[Naw Dq--- begins to be interviewed] What is your name? 

My name is Naw Dq---.

How old are you?

I am 50 years old. 

What is your ethnicity?

I am Karen.

What is your religion? 

I am a Baptist Christian. 

Are you married?

Of course I am. I have a lot of children. I had nine children before. Now, there are only five left. 

What is your occupation? 

I just work odd jobs. I do not have a plantation because it has been confiscated. The Burma/Myanmar government confiscated my land and said that it is owned by the government. Actually, it is not government land but civilian land. The land should be returned to civilians. 

Where do you live?

I live in Dr--- village, Shauk Pin Chaung village tract. 

What are the corporate development projects in your area? Do they benefit villagers? 

No. What they are doing is not beneficial for villagers. 

They confiscated villagers’ land in the past. So, have they already returned the land to villagers? Or, have they continued using the land after the 2012 preliminary ceasefire? 

Now, they are still using the confiscated land. We requested for them to return our land. 

What are the other projects being conducted in this area? 

There are projects being conducted such as the rubber plantation by the Ministry of Industry #1. Ba Yint Naung also confiscated villagers’ land. The projects are not for villagers. Instead, it creates problems for villagers. 

In order to implement their project, do they use the land?

Yes, they have to because the project is a plantation. 

Who are the owners of the land where they conduct the plantation project? 

It is villagers’ land. They trespassed onto and arbitrarily confiscated villagers’ land. We have not received any opportunities or benefits from the project, but they do. 

Did they compensate the land that they confiscated?

No, they didn’t. The Ministry of Agriculture and Irrigation and the Ministry of Industry #1, U Than Myint and Ba Yint Naung confiscated our land but we have not received any compensation from them. None of the authorities gave compensation for our land or supported us.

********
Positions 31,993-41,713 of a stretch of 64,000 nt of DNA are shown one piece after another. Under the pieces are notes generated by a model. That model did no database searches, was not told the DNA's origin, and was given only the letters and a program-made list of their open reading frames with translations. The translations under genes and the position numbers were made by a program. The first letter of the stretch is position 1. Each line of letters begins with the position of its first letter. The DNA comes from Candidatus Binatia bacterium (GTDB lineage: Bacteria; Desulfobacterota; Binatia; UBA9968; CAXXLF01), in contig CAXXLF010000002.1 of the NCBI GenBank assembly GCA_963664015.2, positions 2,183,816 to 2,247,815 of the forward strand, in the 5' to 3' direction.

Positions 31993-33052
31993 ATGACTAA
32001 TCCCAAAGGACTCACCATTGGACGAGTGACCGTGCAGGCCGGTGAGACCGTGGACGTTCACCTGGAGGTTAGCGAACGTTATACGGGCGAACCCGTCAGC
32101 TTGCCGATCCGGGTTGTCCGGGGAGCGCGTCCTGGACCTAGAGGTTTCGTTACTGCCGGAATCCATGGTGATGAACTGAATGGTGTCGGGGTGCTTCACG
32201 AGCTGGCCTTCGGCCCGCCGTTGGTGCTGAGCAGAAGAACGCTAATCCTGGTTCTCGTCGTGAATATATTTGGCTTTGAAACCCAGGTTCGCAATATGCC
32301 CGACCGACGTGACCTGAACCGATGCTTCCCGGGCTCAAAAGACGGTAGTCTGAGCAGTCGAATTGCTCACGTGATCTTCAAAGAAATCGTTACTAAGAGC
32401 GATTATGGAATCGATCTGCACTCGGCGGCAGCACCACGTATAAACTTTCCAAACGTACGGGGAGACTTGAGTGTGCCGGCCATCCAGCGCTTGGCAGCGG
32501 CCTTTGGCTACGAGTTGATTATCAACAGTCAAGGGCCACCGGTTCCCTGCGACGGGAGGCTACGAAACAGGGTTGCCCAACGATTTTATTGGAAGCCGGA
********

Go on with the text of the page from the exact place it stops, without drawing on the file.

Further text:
Have there been any negative consequences due to business developments for you or your community? 

Yes, we had to leave our village and live in other villages. Now, my oldest son is away and has not come back to us. 

Have there been any other negative consequences other than this? We know that after villagers’ lands were confiscated, they have been facing negative impacts.

Yes, of course. They trespassed on our land and confiscated it. Plus, they also sued us for trespassing on their land. They sued the villagers more than one time. Instead of the project bringing opportunities for villagers, now villagers are facing loss of their possessions. There are many villagers who have been sued by the company workers. I asked them [companies or government authorities] to sue me but none of them did. Now, my husband has been sued. 

Your husband uncle Saw Cn--- has been sued?

Yes, he has. 

So, uncle Saw Cn---, could you please tell me how you got sued? [Interview with Saw Cn--- resumes] 

Aung Kyaw Oo said that the land that villagers were fencing were his land, so he came to see his land. He said that when he came by motorbike to see what was happening, I was one of the villagers who dragged him down from his motorbike, so they sued us. 

Villagers fenced on Aung Kyaw Oo’s land? Why? 

We went there to fence our own land. We did not fence on his land. We went to fence our land that is confiscated by the Ministry of Industry #1. Now, we have been sued. The authorised person [Aung Kyaw Oo] from Ministry of Industry #1 who sued the villagers was invited by the authorities [to discuss the case] but he refused and said that it was none of his business. Because of what he said, villagers were waiting for him at the plantation and dragged him down from his motorbike to go see the authorities. But, he refused to meet authorities and villagers because we believe he is a cheater. 

When you say authorities, which authorities are you referring to?

I mean the village head and hundred-household leader. The project they conduct here is on the land of villagers. The village head invited Aung Kyaw Oo to come and consult with him but they refused. Village elders also invited the authorised person [Aung Kyaw Oo] of Ministry of Industry #1 to meet them, but he also rejected their invitation. He said that it was not his role to make a decision to meet with the village elder members. He said that it was the responsibility of higher authorities in the Ministry of Industry #1. Who are the higher authorities? If they have people who hold higher positions than them, why did they not come and meet with us. They should have come. I have no idea why he came but said that he is not responsible for it. By the way, we will surely fence our own land [to prevent land confiscation].